I, for one, welcome the end of the metric system
Welcome to Known Unknowns—a newsletter that provides a safe space for techno-optimists and metric system skeptics.
I just launched a podcast called Risk Talking. I know, everyone has a podcast, and there are already many excellent economics podcasts, more than any one person could possibly listen to. However, I like to think that mine adds something new to the crowded party.
One of the best things about being an economist is that I get to talk to other (brilliant) economists. Understanding the economy requires a constant effort. You need to keep your eye on the data and then debate its meaning with the smartest people that you can find. This process never ends, no matter how good you are or how old you get. Even when I speak to economists who are well into their 80s, the first thing they do is ask about my opinion about the stock market, inflation, wages, or growth. Then, we argue (nicely—mostly) about it hours. This is how you stay sharp and keep learning. It never stops—this is what it means to be an economist, and I think that it’s the best part of the job.
When Manhattan Institute suggested that I start a podcast, I figured that it would be fun to let everyone listen in on these discussions. I find my talks with other economists incredibly valuable, and what kind of economist would I be if I did not take the opportunity to maximize their value and let other people listen in too?
In the first episode, I spoke to my all-time favorite economic historian, Joel Mokyr. I learn so much about the past, present, and future when I speak to him. He is the foremost expert on the industrial revolution, which means that he has a deep understanding of how innovation can come seemingly out of nowhere and create a market that generates unimaginable prosperity. Why does such a thing happen? Can we replicate it?
People forget how disruptive industrialization was. I don’t just mean the luddites; it changed social structures and how we work and live. It provides us with a perspective on where we are now. Often, the most important innovations take years to change the world, and when the world changes, our measures of productivity and prosperity don’t always make sense anymore. An example of this is the steam engine, which took more than 100 years to show up in productivity estimates.
Whenever I talk to Joel, I come away feeling hopeful about the future. We truly live in an extraordinary time for innovation. It seems like our lives are transformed every five years due to new technology. Moreover, we don’t even know the full potential of these new innovations, such as RMA vaccines and gene editing. The possibilities are endless. So what if productivity estimates show that progress has stalled? You can’t convince me that we aren’t living through something special and transformative.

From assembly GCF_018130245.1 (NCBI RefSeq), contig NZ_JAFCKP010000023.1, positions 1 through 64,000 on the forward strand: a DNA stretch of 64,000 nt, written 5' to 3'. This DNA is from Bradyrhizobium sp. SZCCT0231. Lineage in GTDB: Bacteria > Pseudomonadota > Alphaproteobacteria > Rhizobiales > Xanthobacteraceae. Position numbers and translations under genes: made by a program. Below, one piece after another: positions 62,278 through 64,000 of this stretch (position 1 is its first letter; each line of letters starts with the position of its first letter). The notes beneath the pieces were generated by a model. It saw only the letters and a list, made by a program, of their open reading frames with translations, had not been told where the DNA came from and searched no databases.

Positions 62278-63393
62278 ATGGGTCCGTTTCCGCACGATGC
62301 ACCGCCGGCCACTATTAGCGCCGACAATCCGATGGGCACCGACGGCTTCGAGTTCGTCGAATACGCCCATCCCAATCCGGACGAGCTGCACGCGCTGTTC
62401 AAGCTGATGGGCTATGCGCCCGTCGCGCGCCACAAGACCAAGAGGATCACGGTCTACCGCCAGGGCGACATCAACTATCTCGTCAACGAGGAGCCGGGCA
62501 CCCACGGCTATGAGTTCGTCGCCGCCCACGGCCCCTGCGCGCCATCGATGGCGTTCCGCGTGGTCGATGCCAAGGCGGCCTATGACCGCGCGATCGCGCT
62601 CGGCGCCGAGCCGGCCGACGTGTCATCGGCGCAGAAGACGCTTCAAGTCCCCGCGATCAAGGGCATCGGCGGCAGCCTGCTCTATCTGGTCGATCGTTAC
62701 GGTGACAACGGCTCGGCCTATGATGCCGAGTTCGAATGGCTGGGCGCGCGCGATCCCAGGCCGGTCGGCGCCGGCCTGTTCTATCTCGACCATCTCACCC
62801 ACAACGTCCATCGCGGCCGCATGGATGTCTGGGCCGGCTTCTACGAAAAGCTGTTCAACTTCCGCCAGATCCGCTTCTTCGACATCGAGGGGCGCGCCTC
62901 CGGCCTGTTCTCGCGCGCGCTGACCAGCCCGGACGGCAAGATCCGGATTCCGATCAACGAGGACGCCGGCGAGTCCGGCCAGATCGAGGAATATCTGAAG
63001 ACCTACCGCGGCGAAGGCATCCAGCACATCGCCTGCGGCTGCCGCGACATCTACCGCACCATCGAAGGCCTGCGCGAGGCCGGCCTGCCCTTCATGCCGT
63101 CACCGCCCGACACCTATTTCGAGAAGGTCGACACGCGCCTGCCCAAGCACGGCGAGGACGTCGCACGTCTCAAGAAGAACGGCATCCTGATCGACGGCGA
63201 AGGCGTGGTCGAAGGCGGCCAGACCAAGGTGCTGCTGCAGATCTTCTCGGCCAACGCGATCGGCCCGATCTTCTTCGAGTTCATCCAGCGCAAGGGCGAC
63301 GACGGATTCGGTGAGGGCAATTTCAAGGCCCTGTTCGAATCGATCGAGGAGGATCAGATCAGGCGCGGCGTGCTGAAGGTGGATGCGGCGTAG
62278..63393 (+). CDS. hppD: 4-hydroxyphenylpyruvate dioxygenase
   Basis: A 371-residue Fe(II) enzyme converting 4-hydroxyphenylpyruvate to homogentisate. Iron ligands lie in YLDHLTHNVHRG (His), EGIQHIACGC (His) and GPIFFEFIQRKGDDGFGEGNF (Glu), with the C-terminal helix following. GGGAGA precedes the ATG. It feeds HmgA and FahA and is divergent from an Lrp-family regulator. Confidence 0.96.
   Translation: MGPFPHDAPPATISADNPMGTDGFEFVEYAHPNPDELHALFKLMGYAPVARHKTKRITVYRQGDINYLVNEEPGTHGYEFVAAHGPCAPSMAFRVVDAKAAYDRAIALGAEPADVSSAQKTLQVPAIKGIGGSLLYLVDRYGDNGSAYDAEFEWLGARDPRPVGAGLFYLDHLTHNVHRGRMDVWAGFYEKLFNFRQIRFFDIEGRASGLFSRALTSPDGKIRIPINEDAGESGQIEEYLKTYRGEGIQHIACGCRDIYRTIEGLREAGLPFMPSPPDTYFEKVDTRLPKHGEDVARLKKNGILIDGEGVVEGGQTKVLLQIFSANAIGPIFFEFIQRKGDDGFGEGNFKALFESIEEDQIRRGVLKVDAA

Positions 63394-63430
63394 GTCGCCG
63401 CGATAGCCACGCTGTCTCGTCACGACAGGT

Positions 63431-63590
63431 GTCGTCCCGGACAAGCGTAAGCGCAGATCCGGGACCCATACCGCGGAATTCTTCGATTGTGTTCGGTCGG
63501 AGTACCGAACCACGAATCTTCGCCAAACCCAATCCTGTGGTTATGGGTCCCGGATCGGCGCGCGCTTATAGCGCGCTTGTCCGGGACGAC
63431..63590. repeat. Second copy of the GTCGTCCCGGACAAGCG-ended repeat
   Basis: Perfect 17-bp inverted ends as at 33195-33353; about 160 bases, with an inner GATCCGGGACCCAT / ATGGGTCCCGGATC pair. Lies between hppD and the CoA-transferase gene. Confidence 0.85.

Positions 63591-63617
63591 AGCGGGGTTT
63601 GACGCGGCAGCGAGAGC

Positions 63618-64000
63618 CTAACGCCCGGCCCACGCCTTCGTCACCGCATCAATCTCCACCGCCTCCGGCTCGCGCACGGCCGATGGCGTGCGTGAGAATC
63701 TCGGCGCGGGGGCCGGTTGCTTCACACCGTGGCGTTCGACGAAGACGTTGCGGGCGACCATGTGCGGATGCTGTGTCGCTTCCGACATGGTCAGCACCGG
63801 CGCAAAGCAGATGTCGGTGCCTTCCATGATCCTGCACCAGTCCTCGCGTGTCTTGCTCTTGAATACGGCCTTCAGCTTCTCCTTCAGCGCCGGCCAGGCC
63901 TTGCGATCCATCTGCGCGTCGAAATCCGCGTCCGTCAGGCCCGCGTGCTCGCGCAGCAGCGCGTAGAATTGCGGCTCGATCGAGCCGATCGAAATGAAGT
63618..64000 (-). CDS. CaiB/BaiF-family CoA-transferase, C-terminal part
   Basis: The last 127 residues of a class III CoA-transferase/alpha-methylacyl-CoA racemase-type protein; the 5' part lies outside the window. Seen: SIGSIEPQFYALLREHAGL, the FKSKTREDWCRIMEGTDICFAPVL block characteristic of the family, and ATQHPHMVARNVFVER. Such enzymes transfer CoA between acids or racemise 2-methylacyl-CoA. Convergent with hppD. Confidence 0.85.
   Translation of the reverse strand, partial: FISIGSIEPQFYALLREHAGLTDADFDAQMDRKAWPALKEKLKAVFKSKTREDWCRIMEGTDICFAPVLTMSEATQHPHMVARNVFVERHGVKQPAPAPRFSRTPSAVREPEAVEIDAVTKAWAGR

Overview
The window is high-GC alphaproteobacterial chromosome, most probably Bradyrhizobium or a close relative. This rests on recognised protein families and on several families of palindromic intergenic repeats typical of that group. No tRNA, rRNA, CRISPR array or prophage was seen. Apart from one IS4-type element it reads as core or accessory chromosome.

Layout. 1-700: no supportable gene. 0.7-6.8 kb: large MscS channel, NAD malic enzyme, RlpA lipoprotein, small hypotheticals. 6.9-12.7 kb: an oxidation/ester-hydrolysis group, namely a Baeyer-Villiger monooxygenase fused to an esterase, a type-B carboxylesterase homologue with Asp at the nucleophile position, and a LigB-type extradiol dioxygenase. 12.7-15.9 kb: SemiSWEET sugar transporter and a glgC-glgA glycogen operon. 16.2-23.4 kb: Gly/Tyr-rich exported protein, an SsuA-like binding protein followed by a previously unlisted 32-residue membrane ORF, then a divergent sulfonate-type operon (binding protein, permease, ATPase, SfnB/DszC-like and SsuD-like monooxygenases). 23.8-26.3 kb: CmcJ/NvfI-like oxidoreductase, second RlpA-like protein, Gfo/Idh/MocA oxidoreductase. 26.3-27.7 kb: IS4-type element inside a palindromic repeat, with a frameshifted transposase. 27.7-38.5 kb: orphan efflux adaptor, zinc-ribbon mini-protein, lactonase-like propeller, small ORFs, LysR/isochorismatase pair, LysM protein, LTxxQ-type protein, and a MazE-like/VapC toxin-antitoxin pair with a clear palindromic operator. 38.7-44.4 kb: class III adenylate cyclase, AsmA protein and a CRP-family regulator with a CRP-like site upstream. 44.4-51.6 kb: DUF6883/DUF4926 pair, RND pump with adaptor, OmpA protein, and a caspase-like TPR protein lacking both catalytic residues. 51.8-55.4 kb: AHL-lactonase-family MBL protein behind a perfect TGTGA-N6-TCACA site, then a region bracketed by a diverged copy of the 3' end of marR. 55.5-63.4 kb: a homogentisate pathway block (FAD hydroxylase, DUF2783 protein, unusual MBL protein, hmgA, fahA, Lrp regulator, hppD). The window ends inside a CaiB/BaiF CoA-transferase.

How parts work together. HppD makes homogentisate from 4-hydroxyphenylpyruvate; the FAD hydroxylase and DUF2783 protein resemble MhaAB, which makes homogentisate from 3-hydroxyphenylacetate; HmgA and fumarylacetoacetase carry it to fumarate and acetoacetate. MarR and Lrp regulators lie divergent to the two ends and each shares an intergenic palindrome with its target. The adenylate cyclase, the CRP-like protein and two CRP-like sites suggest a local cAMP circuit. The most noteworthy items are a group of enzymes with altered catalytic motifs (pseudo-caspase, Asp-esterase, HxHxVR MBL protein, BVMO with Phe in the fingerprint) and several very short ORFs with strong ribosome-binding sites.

Check it out wherever you get your podcasts and let me know what you think.
One thing that really frustrates me about the immigration debate is that it tends to focus on illegal migration. This sucks up all our energy and means that we spend very little time discussing our legal migration policy, which is much more important and long overdue for an overhaul. Our immigration policy determines our future and reflects our values and economic priorities. If you want more immigration, great---but we need more discussion about who and how.
An overwhelming number of permanent migrants (people who can live in the United States permanently and eventually become citizens) get their status through family migration. Instead, we need to give more slots to people based on our economic needs, which means more slots for skilled workers, especially those in STEM. We’ve pretty much given up teaching rigorous math at high-school level. I wish that it weren’t true and that I could change that. However, I don’t have much hope. In fact, it feels like we are giving up on math all together.
Although our colleges and universities still offer excellent STEM training, we don’t equip many American students to undertake these degrees, which is why foreigners tend to dominate them. Therefore, if we want to be competitive, we’ll have to import people who learned math elsewhere. My idea is to increase the number of H1-B visas and offer temporary work permits that can be converted to permanent status to STEM graduates. As I said, this is an exciting time for innovation, and we need skilled people to make it happen and stay competitive.
However, we also need more temporary work visas for less skilled workers, as we’ll face increasing shortages as more of the population ages. The lack of migration is the main reason why we have faced so many shortages in services during the last year. These visas should come with the option to be converted to permanent status. This creates a legal means to immigrate, which may reduce some of the pressure on the border, and offers a pathway to citizenship for people who came legally, worked hard, and contributed to the economy.
In other news
I just got back from the Trade-PMR conference in Orlando. It was great to give a live talk again, and telling my stories to a room full of pension geeks is my idea of heaven. Speaking of, here is an interesting story on measuring big waves.
Why the Japanese are so risk-averse
Global realignment alert! The UK is considering bringing back Imperial measurements—-another step away from Europe and closer to the US.
Until next time, Pension Geeks!